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Entries in Egg-free (107)


Lemon Artichoke Chicken & Penne

Last week my son ended his freshman year of college. Yay! I drove out to get him and we loaded up the truck and made the long drive home. I’m so happy he’s home but even more importantly that he had a great year.

OK, I’m pretty sure it was great except for the college food which leaves a lot to be desired. Fortunately, he’s doesn’t have food restrictions so it was easier for him than the kids who have food sensitivities, allergies or other conditions that require special diets.

Now that he’s home I’ll be cooking everything he missed while he was away. I’m going to have to work on converting more than a few of my old recipes to accommodate my food sensitivities but that will be half the fun and I’ll get to share them here.

This dish is one that is easily converted and it’s also one of my son’s favorites so it’s what we had last night.

It’s a little bit of work but worth it — if you like artichokes. (And, that’s not a problem because we love them!)

PS - I ate way too much!

Lemon Artichoke Chicken and Penne

1 pound chicken breasts
3 tablespoons GF flour (sorghum)
salt and pepper
1 teaspoon dried basil
2 tablespoons grapeseed oil
1 cup white wine
2 cups GF chicken broth
juice of half a lemon
1 jar capers, drained and rinsed
1 jar pitted kalimata olives, drained
1 bag of frozen artichoke hearts
1/2 pound of GF penne
Locatelli Grated Pecorino Romano Cheese
Feta cheese (sheep’s milk)
GF breadcrumbs
1 tablespoon olive oil

Cut the chicken — about 2 large breasts — into 2 x 1/2 inch strips. Dredge in flour seasoned with salt, pepper, and basil.

Pour the grapeseed oil in a deep, heavy frying pan and heat over medium high heat. Working in batches fry the chicken until fully cooked and browned on both sides. Remove the chicken to a plate.

Deglaze the pan with a cup of white wine scraping up all the browned bits. Reduce the liquid by half.

Add the chicken stock and simmer until it is reduced by about a third. Add the juice from 1/2 lemon and season with salt and pepper.

Make the penne while you’re waiting for the sauce to reduce. Boil it a few minutes short of being done (so if it is supposed to boil for 9 minutes reduce the time to 6 minutes). Drain, reserving 1 cup of the pasta water.

Add the penne to the sauce and mix in. Add the artichokes (cut into quarters). Simmer, stirring frequently, for 2 minutes. If the sauce boils down add some of the pasta water about ¼ cup at a time to keep things moist. Add the chicken pieces and heat another minute.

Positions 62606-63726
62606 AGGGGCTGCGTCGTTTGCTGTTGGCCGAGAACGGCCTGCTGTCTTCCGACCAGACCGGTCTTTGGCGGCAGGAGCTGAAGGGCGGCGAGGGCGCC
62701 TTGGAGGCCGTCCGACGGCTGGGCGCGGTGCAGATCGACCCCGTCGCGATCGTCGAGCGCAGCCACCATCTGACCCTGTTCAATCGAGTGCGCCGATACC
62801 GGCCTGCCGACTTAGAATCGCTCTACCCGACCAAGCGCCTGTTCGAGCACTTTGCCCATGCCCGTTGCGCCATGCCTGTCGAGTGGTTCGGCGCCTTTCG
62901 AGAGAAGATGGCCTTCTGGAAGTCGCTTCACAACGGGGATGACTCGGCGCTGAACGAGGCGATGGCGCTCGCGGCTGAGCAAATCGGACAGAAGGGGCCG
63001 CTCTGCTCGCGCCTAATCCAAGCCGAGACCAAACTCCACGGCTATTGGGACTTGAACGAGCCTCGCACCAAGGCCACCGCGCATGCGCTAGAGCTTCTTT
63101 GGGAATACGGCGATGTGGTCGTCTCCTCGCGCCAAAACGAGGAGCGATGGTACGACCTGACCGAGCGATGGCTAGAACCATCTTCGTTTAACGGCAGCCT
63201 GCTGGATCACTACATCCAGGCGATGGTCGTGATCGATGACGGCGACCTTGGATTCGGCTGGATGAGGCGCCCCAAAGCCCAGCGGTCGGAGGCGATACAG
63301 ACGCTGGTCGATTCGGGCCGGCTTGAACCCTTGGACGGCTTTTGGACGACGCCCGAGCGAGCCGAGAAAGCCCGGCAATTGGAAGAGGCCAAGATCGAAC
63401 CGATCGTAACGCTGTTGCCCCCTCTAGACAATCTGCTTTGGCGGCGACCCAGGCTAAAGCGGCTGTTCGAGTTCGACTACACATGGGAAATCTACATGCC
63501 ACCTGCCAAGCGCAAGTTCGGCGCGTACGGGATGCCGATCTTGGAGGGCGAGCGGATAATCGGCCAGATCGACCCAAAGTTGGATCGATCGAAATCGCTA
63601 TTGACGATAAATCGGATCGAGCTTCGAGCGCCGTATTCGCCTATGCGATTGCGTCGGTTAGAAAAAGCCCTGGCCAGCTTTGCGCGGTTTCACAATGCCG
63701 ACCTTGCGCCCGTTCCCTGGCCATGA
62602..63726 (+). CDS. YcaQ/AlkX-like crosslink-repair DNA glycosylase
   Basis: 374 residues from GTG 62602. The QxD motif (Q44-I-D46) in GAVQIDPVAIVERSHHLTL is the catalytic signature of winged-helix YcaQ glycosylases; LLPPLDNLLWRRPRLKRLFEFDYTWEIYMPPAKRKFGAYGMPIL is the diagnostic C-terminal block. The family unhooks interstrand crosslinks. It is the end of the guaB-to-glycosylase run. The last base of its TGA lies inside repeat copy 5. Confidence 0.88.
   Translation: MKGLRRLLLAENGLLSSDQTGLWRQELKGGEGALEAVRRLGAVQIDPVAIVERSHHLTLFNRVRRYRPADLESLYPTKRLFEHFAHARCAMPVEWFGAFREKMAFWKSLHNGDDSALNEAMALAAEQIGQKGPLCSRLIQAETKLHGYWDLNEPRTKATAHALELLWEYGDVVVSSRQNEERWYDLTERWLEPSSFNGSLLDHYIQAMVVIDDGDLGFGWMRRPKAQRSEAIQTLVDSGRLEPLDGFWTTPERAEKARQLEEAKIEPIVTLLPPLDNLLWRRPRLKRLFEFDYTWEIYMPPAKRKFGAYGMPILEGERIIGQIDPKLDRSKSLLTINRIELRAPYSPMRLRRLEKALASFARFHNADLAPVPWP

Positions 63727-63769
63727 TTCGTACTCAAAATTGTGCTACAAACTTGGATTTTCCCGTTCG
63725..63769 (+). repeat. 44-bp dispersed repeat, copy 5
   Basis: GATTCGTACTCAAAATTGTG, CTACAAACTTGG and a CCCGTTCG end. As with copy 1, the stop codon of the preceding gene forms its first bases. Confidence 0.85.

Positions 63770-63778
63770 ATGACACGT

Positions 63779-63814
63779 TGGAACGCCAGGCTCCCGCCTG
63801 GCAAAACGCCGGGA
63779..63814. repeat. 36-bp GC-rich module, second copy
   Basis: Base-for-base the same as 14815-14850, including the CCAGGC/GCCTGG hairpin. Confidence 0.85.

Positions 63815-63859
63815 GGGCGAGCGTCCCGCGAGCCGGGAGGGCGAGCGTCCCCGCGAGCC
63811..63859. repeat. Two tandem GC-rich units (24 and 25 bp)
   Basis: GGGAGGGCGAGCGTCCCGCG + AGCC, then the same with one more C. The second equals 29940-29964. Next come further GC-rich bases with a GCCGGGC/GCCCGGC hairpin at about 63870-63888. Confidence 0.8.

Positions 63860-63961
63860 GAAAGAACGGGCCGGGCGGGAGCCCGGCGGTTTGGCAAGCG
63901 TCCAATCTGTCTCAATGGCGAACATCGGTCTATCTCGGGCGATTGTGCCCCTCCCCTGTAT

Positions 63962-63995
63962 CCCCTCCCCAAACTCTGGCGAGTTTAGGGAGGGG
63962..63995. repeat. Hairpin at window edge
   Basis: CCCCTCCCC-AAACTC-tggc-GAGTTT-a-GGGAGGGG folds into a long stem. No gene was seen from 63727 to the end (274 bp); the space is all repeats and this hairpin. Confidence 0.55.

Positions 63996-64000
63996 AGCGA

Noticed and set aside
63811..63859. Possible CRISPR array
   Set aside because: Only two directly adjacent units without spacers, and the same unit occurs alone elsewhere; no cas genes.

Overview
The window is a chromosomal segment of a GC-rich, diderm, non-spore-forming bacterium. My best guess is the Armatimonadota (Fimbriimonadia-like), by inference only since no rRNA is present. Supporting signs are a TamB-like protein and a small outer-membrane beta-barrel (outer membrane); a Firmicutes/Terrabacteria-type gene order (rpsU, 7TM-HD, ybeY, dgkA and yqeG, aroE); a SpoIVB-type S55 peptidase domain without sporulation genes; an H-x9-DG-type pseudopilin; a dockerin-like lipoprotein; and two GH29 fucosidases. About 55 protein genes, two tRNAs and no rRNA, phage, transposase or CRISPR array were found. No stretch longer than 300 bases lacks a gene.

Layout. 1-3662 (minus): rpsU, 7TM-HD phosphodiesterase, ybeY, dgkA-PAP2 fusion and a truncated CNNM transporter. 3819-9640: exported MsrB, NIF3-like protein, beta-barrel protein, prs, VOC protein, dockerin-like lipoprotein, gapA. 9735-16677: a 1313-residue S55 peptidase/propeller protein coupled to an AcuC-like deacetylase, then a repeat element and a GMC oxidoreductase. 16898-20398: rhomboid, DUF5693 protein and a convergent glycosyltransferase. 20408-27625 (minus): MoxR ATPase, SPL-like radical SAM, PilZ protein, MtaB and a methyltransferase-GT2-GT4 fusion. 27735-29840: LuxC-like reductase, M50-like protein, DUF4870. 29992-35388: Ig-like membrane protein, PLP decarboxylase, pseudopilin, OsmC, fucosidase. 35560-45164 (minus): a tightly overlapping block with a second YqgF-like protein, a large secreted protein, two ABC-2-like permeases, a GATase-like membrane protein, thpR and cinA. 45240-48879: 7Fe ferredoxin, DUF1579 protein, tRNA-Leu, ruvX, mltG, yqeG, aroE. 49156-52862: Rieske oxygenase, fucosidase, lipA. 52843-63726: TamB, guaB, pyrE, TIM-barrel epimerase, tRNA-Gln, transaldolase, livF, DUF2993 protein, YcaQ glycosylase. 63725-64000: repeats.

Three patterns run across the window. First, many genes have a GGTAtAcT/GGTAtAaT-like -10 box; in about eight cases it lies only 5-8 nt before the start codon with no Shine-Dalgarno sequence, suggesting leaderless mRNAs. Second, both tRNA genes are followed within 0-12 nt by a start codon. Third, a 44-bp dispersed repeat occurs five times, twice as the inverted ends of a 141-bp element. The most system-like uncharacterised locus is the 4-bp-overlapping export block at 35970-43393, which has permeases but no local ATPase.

Pour the mixture into a large ovenproof serving dish. Stir in the drained olives and capers.

Sprinkle the pasta with a few tablespoons each of Locatelli Grated Pecorino Romano Cheese and Feta. Top with the GF breadcrumbs and drizzle with olive oil. Place under the broiler for a few minutes until the top is golden brown.

Note: this recipe can be made dairy-free by omitting the cheese. I use Locatelli Pecorino Romano because it is made with sheep’s milk and find I can tolerate it. And, I’ve found feta cheese made with sheep and/or goat’s milk at both Trader Joe’s and Whole Foods.

I happen to like Bionaturae GF pasta. It’s made with rice, potato, and soy flours.





Citrus Salad over Dandelion Greens

I was thrilled to see Dandelion Greens in a local health food store this weekend. As children my sister and I  would pick them from the lawn to make salad. We lived in a rural area on 60 acres. We didn’t worry about fertilizer because my dad didn’t use it. Our lawn was green and that’s all that mattered.

My parents are first generation Italian—Rocco and Angelina. My mother would occasionally make dandelion salad or battered and fried zucchini flowers. And, she served artichokes way before they became popular. My grandmothers and great aunts were good cooks and my mother was a good cook. My sister and I learned from them.

We grew up in a rural section of New Jersey. (Yes, Virginia, there are rolling hills in NJ.) My dad would buy bushel baskets of fruits and vegetables from local farmers and we’d can or freeze them for winter meals. He had a huge garden with corn, lettuce, peppers, cucumbers, zucchini, eggplant, potatoes and tomatoes. Wonderful, juicy, red Jersey tomatoes. Just pick them, wipe them off on your jeans, and bite. Sometimes we’d bring a salt shaker into the garden so we could salt the tomato as we ate it. It doesn’t get any better than that!

Talk about eating local and seasonal. It was a way of living.

OK, I’m reminiscing and could do it all day. We didn’t eat citrus salad over our dandelion greens but I thought this might be a nice update. The citrus is sweet and tart and the dandelions are a little bitter. It’s colorful and would make a nice side for grilled fish.

Citrus Salad Over Dandelion Greens

One bunch of dandelions
1 grapefruit
1 large navel orange
1 tsp. of honey
1sp. of lime juice
salt and pepper
olive oil
3 strips of cooked GF bacon, cut into small pieces
1 slice of red onion, diced

Wash and dry the dandelions.

Cut the citrus into wedges removing pith and the section membranes. Sprinkle with the red onions, salt and pepper. Toss with honey, lime juice, salt and pepper. Let it sit for about 10 minutes.

Cut up the dandelions, drizzle with olive oil and a few tablespoons of the juice created by the citrus salad. Salt and pepper to taste. Spoon the oranges & grapefruit over the dandelions and top with the bacon pieces.